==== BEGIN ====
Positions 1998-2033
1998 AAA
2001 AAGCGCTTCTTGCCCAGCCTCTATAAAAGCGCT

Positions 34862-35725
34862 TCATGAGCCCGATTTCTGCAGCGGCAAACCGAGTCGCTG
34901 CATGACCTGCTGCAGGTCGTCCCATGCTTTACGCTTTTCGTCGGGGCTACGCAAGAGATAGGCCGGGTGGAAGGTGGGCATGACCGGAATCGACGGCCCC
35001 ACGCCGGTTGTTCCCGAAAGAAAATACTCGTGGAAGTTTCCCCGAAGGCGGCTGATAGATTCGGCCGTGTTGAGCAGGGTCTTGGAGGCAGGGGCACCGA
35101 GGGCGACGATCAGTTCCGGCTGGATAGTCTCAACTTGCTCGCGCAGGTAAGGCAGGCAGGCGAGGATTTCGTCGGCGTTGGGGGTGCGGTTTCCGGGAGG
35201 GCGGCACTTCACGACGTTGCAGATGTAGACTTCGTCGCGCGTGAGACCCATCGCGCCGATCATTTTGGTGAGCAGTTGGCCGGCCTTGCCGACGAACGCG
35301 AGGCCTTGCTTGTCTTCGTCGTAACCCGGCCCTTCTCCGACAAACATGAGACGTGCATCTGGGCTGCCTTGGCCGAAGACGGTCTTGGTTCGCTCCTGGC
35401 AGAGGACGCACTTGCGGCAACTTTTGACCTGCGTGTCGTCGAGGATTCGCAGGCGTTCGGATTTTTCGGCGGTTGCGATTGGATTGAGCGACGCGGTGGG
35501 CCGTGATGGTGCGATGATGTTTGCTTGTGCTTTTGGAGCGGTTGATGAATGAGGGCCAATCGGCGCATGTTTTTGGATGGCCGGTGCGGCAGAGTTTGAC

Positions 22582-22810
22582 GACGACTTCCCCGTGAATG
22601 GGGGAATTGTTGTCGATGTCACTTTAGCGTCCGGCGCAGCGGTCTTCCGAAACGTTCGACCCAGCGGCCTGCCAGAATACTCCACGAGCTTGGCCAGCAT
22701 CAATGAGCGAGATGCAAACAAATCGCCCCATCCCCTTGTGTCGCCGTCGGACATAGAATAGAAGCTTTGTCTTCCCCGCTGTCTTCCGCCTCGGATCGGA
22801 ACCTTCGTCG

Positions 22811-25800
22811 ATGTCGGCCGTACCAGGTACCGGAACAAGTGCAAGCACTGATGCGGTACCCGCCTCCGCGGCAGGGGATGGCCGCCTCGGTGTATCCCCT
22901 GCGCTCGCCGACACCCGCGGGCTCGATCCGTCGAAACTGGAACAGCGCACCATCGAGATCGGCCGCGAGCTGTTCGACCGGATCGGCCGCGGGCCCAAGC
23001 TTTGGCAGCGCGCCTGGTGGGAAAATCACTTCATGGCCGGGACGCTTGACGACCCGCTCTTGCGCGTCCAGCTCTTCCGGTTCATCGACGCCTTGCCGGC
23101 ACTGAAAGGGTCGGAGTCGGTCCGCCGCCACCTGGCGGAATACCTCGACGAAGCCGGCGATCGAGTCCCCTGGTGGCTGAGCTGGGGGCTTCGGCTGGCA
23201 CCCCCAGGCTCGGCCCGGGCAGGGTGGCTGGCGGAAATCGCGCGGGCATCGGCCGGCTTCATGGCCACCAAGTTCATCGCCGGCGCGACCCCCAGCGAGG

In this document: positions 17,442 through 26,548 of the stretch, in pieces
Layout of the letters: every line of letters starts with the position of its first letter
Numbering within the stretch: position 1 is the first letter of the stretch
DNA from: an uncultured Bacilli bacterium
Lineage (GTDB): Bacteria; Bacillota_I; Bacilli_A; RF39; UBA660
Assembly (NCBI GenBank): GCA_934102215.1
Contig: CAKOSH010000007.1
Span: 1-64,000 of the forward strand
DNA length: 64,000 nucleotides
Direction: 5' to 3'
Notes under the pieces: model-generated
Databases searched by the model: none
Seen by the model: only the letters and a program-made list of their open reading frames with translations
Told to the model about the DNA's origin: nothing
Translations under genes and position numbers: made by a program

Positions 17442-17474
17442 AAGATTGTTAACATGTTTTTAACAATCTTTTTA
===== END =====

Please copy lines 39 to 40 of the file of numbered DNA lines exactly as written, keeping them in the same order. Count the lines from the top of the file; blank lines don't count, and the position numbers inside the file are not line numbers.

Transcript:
Positions 17442-17474
17442 AAGATTGTTAACATGTTTTTAACAATCTTTTTA